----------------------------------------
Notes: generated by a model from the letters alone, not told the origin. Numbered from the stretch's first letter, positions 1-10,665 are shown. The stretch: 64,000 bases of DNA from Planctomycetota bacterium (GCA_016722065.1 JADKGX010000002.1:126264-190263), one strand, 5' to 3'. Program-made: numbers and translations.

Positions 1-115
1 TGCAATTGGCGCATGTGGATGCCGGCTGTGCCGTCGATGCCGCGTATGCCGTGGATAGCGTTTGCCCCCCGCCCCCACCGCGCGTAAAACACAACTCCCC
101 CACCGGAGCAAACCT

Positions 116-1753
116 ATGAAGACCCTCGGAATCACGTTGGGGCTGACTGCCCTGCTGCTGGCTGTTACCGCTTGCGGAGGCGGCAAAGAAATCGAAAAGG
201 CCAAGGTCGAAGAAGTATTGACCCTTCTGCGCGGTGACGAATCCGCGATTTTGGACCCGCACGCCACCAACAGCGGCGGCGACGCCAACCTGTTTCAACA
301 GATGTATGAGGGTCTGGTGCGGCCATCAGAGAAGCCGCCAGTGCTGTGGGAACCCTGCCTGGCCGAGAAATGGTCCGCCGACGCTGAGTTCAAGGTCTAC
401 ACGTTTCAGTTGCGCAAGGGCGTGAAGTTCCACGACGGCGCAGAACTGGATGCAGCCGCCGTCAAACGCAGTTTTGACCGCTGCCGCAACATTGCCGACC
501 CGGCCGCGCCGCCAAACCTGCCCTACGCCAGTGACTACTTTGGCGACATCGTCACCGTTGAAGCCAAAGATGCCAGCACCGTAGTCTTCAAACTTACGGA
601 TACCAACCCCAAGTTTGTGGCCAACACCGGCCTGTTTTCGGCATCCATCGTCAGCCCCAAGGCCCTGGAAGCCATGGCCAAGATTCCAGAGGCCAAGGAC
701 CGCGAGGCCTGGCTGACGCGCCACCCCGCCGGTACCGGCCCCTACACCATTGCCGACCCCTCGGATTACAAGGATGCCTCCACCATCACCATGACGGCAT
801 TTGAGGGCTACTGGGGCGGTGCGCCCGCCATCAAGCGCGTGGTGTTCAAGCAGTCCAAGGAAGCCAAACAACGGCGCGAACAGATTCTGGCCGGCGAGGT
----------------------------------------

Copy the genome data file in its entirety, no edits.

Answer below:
Notes: generated by a model from the letters alone, not told the origin. Numbered from the stretch's first letter, positions 1-10,665 are shown. The stretch: 64,000 bases of DNA from Planctomycetota bacterium (GCA_016722065.1 JADKGX010000002.1:126264-190263), one strand, 5' to 3'. Program-made: numbers and translations.

Positions 1-115
1 TGCAATTGGCGCATGTGGATGCCGGCTGTGCCGTCGATGCCGCGTATGCCGTGGATAGCGTTTGCCCCCCGCCCCCACCGCGCGTAAAACACAACTCCCC
101 CACCGGAGCAAACCT

Positions 116-1753
116 ATGAAGACCCTCGGAATCACGTTGGGGCTGACTGCCCTGCTGCTGGCTGTTACCGCTTGCGGAGGCGGCAAAGAAATCGAAAAGG
201 CCAAGGTCGAAGAAGTATTGACCCTTCTGCGCGGTGACGAATCCGCGATTTTGGACCCGCACGCCACCAACAGCGGCGGCGACGCCAACCTGTTTCAACA
301 GATGTATGAGGGTCTGGTGCGGCCATCAGAGAAGCCGCCAGTGCTGTGGGAACCCTGCCTGGCCGAGAAATGGTCCGCCGACGCTGAGTTCAAGGTCTAC
401 ACGTTTCAGTTGCGCAAGGGCGTGAAGTTCCACGACGGCGCAGAACTGGATGCAGCCGCCGTCAAACGCAGTTTTGACCGCTGCCGCAACATTGCCGACC
501 CGGCCGCGCCGCCAAACCTGCCCTACGCCAGTGACTACTTTGGCGACATCGTCACCGTTGAAGCCAAAGATGCCAGCACCGTAGTCTTCAAACTTACGGA
601 TACCAACCCCAAGTTTGTGGCCAACACCGGCCTGTTTTCGGCATCCATCGTCAGCCCCAAGGCCCTGGAAGCCATGGCCAAGATTCCAGAGGCCAAGGAC
701 CGCGAGGCCTGGCTGACGCGCCACCCCGCCGGTACCGGCCCCTACACCATTGCCGACCCCTCGGATTACAAGGATGCCTCCACCATCACCATGACGGCAT
801 TTGAGGGCTACTGGGGCGGTGCGCCCGCCATCAAGCGCGTGGTGTTCAAGCAGTCCAAGGAAGCCAAACAACGGCGCGAACAGATTCTGGCCGGCGAGGT